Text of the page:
China ban ineffective as bitcoin hashrate hits new high

China ban ineffective as bitcoin hashrate hits new high

When China banned crypto mining, the bitcoin hashrate dived in May-June 2021, and its price also halved, from $60,000 to $30,000. However, the effect was only short-lived, and the network’s hashrate has now hit its new all-time high.

China’s ban effects were just temporary

China banned crypto mining two years ago, but there have not been adverse effects from the event.

The bitcoin network kept on fine, and the hashrate came back up and has now made a new all-time high, near 300 exahashes per second(EH/s). That said, the mining ban only ended up being just a blip in the chart, even with all the changes in the industry as it keeps evolving.

China ban ineffective as bitcoin hashrate hits new high - 1
Bitcoin’s hashrate in Jan 2023. Source: Nasdaq

Consequently, some companies have shifted their operations to crypto mining. One is Blockstream which was focused on code development and now makes more money from mining. The company recently raised $125 million from Fulgar Ventures and Kingsway Capital.

Before the 2021 bull run, there were no publicly traded miners. However, it is a common occurrence now, allowing them to hold more in bitcoin since they can raise capital from the stock markets.

Other countries have a chance to contribute heavily to the industry

Kazakhstan is one of the countries that benefited from China’s mining ban. Recently passed a Law on Digital Assets of the Republic of Kazakhstan. According to the law, miners have licensing requirements and a higher electricity price.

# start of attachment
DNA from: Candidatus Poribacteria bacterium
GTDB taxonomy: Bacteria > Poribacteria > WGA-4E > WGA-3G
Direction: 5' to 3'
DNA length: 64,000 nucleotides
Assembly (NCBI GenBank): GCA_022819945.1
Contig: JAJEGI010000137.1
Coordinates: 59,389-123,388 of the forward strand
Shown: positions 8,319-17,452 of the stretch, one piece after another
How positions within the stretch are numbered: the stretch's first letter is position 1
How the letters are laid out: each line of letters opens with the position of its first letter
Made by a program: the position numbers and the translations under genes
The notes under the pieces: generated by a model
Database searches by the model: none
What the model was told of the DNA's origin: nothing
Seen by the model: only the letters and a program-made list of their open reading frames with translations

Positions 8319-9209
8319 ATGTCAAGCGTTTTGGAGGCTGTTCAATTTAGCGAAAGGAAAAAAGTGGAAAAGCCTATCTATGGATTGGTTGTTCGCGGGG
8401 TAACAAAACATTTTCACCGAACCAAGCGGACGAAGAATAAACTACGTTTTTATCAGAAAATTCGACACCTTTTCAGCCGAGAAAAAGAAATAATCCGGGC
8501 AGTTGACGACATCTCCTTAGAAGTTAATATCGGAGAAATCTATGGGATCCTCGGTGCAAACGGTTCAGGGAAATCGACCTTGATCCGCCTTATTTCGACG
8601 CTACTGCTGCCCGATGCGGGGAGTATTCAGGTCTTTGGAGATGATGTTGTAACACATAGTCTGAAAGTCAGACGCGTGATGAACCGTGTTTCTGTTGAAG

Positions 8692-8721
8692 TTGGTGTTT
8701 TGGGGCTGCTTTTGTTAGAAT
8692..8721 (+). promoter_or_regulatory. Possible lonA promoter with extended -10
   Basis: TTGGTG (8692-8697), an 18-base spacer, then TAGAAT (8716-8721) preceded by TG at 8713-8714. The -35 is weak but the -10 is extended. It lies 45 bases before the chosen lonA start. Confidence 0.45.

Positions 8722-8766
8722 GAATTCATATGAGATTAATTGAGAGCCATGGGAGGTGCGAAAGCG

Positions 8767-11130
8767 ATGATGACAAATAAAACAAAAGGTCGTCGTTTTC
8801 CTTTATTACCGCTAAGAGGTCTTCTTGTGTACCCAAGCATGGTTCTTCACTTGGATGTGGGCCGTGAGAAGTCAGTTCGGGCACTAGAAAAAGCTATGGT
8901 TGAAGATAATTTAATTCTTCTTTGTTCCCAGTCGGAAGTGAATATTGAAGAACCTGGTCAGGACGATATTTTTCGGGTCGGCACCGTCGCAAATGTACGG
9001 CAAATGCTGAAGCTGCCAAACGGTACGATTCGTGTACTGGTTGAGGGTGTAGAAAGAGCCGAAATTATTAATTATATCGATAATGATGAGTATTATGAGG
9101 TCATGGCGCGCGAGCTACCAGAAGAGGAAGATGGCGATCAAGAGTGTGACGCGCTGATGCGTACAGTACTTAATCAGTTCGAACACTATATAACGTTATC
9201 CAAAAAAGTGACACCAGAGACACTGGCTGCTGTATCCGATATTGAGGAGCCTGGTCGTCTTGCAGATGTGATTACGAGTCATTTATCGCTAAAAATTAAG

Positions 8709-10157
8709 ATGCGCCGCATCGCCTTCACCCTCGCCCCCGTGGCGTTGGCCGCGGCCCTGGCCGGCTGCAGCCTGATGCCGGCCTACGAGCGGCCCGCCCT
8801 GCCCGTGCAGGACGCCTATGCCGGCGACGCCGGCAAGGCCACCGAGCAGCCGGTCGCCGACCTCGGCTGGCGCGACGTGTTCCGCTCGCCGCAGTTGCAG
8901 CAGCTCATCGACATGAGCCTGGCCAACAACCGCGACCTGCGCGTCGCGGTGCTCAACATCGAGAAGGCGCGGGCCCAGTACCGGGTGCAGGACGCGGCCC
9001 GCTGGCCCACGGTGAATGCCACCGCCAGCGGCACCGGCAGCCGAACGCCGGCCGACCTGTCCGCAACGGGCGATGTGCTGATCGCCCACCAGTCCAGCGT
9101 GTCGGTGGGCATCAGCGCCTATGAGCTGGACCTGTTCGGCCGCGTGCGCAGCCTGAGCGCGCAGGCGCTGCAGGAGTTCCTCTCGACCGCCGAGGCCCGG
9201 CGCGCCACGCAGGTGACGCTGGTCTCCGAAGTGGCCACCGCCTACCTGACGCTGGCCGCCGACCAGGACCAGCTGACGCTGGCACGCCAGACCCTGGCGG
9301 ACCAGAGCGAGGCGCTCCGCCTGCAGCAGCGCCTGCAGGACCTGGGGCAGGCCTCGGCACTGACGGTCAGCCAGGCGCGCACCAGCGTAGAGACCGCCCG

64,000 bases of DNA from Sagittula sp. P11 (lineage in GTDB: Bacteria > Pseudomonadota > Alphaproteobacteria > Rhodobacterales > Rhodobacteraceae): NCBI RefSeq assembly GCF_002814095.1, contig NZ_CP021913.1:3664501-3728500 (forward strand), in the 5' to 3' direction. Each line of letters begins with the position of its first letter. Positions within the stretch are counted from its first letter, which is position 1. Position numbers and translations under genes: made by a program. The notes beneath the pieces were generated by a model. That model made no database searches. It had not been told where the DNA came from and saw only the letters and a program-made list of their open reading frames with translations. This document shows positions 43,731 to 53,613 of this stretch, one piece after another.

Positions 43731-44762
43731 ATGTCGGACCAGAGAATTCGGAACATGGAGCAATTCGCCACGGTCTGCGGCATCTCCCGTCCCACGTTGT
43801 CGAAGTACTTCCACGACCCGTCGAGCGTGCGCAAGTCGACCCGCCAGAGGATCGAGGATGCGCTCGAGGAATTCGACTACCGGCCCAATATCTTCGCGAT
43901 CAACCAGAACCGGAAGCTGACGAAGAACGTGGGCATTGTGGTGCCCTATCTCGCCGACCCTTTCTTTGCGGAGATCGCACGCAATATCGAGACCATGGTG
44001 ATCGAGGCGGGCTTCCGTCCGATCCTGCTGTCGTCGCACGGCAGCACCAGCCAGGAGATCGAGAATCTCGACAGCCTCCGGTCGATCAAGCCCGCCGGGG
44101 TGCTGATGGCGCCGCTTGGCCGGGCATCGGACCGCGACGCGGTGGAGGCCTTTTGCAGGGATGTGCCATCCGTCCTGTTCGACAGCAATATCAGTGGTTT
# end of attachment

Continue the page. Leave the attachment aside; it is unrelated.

Recently, it also released its plans to inject over $700 million into crypto mining. The USA also had few miners, but that number has increased over time.

In Europe, the difference is that ASIC manufacturing is mainly in China, even though the policies depict that they can only be for export. So far, there has yet to be any western supplier that has come up; hence China can have one last influence by completely banning their manufacture.

At the time, China is looking for a reset, with the major signals pointing towards loosening up as more Chinese citizens can be seen online. Over time, there was also high speculation that China might reopen its crypto exchanges in Hong Kong.

However, even if there is a low likelihood of the latter happening soon, there is plenty of room for other parties to contribute positively.

Follow Us on Google News